Convinced that Barnabas has the soul of her lost love, Isis uses the amulet to hypnotize him into remembering his previous incarnations. “Gaze into the past!” she urges, as if Barnabas ever does anything else.

Continue reading Dark Shadows Comic Strip, part 4: Ptainted Love

Dark Shadows Comic Strip, part 3: The Bite of Love

“At last, after thousands of years, I shall be in the presence of the soul of my beloved!”

I’m traveling right now, so instead of writing regular episode posts, I’m doing a special two-week series on the 1971 Dark Shadows newspaper comic strip, because it’s easier to write these on planes. You might be wondering if having a book of vampire comic strips in one hand and scribbling sarcastic jokes with the other hand would excite comment among one’s fellow passengers. The answer to that question is yes.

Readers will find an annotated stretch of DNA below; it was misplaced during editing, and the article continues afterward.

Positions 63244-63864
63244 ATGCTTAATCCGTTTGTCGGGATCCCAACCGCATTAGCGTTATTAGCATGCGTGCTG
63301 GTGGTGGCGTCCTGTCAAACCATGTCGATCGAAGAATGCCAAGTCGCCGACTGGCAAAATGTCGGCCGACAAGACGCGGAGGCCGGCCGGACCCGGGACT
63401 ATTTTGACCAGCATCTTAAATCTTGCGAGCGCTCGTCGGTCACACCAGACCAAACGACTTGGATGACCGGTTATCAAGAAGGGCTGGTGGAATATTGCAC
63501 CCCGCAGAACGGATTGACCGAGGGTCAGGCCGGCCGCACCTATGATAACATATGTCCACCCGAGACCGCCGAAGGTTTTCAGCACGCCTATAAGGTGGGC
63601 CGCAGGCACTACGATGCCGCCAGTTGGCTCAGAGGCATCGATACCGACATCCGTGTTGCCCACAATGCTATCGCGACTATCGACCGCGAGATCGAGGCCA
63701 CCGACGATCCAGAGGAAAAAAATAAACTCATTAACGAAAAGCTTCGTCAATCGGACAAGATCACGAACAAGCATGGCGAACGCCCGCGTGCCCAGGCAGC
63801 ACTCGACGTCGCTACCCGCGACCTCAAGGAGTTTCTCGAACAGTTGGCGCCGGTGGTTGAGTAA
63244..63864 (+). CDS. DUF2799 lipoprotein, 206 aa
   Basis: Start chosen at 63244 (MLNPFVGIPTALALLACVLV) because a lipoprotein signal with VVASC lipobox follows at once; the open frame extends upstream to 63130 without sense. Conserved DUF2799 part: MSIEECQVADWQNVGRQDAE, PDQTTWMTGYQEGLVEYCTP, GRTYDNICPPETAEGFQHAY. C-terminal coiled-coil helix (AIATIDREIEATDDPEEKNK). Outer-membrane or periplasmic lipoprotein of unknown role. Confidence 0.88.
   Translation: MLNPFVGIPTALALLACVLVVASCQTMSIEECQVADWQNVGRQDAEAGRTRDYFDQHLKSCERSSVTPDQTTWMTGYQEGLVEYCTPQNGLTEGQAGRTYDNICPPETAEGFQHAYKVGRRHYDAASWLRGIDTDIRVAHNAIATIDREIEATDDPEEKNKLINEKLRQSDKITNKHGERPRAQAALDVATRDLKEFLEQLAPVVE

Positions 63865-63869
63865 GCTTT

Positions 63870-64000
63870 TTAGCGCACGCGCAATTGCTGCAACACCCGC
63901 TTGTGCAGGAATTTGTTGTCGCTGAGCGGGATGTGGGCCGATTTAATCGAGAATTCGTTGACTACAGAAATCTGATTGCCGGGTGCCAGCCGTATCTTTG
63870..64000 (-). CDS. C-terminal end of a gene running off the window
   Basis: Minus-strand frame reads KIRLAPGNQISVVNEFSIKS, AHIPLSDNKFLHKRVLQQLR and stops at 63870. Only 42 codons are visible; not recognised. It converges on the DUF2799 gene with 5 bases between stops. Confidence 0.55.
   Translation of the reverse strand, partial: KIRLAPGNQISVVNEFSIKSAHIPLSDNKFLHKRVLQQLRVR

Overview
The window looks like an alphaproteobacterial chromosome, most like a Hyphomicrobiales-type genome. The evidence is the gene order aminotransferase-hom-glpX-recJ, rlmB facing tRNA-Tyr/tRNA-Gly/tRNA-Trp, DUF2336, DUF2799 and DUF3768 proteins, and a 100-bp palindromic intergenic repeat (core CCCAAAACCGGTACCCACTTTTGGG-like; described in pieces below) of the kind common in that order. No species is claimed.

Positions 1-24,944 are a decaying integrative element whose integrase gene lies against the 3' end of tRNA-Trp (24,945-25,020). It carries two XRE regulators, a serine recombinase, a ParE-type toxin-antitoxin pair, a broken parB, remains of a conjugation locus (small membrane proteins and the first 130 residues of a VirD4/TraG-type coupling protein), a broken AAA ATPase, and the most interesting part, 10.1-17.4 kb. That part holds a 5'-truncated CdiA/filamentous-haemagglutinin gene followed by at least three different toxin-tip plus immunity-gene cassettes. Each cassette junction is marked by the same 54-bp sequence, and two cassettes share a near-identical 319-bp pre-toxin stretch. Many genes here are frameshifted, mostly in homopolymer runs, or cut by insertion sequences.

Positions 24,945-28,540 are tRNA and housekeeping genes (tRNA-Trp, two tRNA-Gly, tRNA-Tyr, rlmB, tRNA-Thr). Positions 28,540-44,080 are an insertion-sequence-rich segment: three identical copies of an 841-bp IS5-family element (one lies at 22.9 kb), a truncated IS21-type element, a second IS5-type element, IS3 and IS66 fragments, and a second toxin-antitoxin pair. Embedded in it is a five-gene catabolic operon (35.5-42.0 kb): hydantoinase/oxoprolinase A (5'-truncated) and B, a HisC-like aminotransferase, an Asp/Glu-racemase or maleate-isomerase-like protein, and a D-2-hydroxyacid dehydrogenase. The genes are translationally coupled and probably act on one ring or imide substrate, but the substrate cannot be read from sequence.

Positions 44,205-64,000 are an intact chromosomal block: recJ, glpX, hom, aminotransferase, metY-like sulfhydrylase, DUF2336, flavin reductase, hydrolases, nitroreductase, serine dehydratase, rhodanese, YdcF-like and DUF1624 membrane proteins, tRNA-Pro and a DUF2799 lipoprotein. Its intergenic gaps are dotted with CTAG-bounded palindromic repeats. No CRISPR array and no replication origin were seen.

But the interesting thing about the strip so far is that Barnabas has been a passenger too, riding shotgun on a storyline that was entirely about other people. He coasted through the magazine publisher warlock assassin story, which really could have worked itself out without him. Basically, he had one cool villain fight scene where he was temporarily enveloped in fire-retardant fire, and besides that, it was mostly thinks monologues. For Jonathan Frid, it’s hardly been worth showing up at the newspaper for work, really.

Continue reading Dark Shadows Comic Strip, part 3: The Bite of Love

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Episode 664: Sproat’s Last Stand

“Don’t ask questions. Now, you mustn’t panic, or ask — or be afraid, or ask questions, because something unexpected may happen. And you mustn’t panic! Do you understand?”